The state of the Jill Stein-backed attempt to recount the votes in the presidential election in Michigian can be summed up with this quote from Detroit elections director Daniel Baxter in The Detroit News: "It's not good."
How not good is it? Well, federal and state courts have both issued contradictory rulings this week about whether or not the recount could continue, for one thing. And Michigan state laws regulating recounts mean that, even if the recount is allowed to finish, the results are likely to not be very different from what they were on Election Day.
First, The Michigan Court of Appeals ruled on Tuesday that Jill Stein did not have standing to challenge the results of the presidential election, and that the state's canvassing board was mistaken to allow the recount. But at the same time, a federal appeals court rejected a request by the Republican Party and the state's Republican attorney general to halt the recount.
Stein's lawyers and their Republican challengers disagree on which court has precedence in this situation, but the state court seemed to agree that its ruling would not supersede a federal judge's order to continue the count. This will certainly set up further legal battles on the federal level.
But even though the recount seems to be continuing for now, there's another major wrinkle.
A 1954 Michigan state law has a set of parameters regulating when the results of a voting precinct cannot be recounted. If, for example, the number of votes recorded at a polling place doesn't match the number of ballots issued, that precinct cannot be recounted, and the original number submitted in November stands. You would think that a discrepancy like this would be a reason to have a recount, not a reason to forbid one. Thanks a lot, 1954 Michigan government.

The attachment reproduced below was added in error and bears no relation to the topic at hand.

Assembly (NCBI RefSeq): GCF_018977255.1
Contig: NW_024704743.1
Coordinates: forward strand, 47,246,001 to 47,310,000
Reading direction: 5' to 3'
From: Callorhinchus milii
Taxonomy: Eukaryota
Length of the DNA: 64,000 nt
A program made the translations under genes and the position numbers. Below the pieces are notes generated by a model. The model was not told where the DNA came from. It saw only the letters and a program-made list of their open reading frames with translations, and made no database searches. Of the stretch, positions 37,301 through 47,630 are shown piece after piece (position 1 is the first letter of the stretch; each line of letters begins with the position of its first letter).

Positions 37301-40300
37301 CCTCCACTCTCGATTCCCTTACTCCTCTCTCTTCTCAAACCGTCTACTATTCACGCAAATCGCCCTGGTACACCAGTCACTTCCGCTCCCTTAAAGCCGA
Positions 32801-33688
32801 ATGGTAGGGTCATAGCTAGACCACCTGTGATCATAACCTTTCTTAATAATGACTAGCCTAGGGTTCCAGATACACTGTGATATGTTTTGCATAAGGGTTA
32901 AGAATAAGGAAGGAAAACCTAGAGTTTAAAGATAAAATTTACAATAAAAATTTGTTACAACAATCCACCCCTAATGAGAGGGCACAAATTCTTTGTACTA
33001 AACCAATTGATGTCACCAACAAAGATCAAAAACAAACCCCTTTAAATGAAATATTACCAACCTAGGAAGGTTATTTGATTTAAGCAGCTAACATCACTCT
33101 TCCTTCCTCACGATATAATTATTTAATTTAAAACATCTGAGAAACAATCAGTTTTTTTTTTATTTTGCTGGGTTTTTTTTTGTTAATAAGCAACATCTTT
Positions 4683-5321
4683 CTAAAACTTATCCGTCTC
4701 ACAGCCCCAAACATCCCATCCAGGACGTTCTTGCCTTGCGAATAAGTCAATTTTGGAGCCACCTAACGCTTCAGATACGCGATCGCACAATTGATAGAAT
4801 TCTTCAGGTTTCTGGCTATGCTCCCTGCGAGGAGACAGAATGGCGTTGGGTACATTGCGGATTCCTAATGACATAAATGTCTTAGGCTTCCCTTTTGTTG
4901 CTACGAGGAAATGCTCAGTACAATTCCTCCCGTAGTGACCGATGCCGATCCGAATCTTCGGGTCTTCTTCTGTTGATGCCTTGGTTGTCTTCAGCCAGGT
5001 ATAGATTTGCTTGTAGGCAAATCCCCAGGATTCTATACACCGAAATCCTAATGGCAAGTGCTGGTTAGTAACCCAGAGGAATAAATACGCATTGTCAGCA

This is a problem now. The Detroit Free Press reported that in Oakland and Macomb counties, two Detroit suburbs that have already begun the recount, 24 precincts were found to not be recountable under this law due to discrepancies ranging from one vote to 11. Wayne County, the state's most populous county that includes metro Detroit, still hasn't decided what precincts can and can't be recounted, but election officials say 392 of 662 precincts have similar discrepancies.
So yeah, to once again quote Daniel Baxter, "It's not good."
If state law prevents more than half of highly Democratic Wayne County from being recounted, there is little chance Hillary Clinton will make up any ground on her 10,704 vote gap between Donald Trump. Not that the odds are great on that anyway. Of those 392 precincts with discrepancies, almost half of them are off by just one vote.
But it's still better to know for sure.